The first one to arrive with kids in tow was Vasilisa, and we had one terrible long moment when I thought I was supposed to put a ring on the finger of her six year-old, but when I called the local INS office, there was an extended pause, and then the guy said, “So you’re the one.” But it was clear there was nothing he could do. Everything I was doing was by the book, so he ended up being decent about it and telling me not to worry about anyone under the age of 16. They could just go with their mothers.
When Sonia arrived, I thought, Is this a guy in drag? But I didn't think so. I think she just had a masculine cast to her bristly face, and who am I to judge? I’ve been working on a paunch for a good decade now, and one of my eyes is all cloudy from that piece of shrapnel I caught in Iraq. And I know what you’re thinking-- lots of guys caught it worse over there, but I was in the first Iraq war, with the first Bush president, the one that we won in about 15 minutes. I was the only guy I knew to come back broken.
But when Stanislav opened the door, I knew for sure he was a guy. After all, he had a voice like rocks being crushed at the bottom of a well and a moustache like a baleen whale. I asked him what he was doing in my house as he stood in my kitchen, straining his mug of coffee for krill.
“You are homophobe?” he asked.
No, I was not.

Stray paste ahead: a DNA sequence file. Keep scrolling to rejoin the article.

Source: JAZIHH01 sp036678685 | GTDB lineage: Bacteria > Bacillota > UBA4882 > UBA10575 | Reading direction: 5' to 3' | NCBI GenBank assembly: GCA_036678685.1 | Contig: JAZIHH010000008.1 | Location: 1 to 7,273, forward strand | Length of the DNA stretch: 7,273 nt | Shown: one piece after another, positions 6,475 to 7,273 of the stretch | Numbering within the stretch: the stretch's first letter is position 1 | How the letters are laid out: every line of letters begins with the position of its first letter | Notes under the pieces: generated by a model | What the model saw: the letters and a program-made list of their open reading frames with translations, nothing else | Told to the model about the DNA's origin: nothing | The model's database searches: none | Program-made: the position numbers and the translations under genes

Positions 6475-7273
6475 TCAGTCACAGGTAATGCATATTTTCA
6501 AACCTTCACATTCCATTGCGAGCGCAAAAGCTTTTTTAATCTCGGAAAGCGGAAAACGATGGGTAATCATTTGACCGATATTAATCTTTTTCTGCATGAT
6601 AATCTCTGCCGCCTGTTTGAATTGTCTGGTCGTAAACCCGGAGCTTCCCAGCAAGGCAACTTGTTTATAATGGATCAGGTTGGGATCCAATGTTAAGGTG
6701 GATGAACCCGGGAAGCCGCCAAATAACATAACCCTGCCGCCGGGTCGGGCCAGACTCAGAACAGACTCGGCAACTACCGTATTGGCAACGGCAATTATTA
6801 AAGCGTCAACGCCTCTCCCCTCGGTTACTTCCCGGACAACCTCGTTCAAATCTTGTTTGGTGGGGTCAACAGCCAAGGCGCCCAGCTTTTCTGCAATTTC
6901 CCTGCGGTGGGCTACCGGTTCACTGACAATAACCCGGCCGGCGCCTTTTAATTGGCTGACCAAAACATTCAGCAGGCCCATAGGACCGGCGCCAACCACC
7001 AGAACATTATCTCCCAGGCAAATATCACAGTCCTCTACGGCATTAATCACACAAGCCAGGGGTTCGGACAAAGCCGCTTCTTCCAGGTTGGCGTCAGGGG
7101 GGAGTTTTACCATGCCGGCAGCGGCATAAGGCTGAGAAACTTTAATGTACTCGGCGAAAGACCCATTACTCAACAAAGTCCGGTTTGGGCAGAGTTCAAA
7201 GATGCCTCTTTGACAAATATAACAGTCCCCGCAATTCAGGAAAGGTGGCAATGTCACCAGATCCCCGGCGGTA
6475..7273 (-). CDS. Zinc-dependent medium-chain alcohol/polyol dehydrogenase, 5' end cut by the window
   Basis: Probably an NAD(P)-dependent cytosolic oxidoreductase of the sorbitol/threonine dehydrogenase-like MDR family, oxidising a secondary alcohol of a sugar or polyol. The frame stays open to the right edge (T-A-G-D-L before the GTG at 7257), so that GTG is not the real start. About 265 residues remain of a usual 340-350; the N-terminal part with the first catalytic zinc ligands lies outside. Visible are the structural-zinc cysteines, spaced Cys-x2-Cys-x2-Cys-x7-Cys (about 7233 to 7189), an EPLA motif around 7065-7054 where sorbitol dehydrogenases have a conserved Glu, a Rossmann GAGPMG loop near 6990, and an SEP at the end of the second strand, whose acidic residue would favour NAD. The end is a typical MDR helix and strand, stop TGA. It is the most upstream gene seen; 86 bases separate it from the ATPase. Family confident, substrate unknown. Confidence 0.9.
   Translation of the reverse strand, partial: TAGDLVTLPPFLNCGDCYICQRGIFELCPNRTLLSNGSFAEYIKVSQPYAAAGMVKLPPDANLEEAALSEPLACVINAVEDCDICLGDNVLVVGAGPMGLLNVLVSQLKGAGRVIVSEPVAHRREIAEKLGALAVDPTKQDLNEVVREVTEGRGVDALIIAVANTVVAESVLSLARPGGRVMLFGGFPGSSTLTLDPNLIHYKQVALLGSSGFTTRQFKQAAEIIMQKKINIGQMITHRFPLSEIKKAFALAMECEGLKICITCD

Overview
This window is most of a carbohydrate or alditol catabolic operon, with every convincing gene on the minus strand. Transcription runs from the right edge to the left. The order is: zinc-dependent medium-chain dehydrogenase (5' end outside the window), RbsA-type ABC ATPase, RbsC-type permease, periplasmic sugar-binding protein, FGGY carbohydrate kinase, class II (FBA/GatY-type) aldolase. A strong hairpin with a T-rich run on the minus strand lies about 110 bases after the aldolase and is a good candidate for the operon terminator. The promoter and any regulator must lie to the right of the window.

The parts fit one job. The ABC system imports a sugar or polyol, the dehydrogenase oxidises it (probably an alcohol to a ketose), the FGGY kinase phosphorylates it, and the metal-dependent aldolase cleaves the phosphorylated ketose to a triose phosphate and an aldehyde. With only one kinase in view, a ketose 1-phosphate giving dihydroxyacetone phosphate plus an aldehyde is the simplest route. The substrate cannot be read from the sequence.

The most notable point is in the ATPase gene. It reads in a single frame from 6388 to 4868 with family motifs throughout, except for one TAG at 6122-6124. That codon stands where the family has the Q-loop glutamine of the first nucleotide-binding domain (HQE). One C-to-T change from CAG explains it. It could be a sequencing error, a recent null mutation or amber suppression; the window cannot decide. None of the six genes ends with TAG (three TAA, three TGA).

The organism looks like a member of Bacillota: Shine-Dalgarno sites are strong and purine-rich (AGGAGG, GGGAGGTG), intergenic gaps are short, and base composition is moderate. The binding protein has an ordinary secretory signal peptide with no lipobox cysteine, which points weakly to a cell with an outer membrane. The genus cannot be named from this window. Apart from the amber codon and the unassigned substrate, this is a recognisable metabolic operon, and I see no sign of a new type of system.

“Gay marriage okay, yes?”
Yes, it was.
“Then put ring on it.” And he held out his knuckly, work-scarred finger.
So I started buying rings in bulk, rubber ones that stretched to fit anyone. And anyone came, along with everyone. They waited patiently in line for my proposal, as though waiting in lines were part of their DNA. Word trickled back to me that the airlines were scheduling additional flights, that Wzifistani town clerks were running out of paperwork for all the divorces and annulments people were getting before booking those flights. Each morning, there was a crowd outside the house, and Irina was meeting the airport SuperShuttle at the curb with pizzas and bottled water. A lot of them hadn’t eaten in days. A local medical clinic set up a tent in the yard so the refugees could access free care, and Irina bought fabric and a sewing machine and made me a little pillow I could put under my knee when I knelt for each one of them.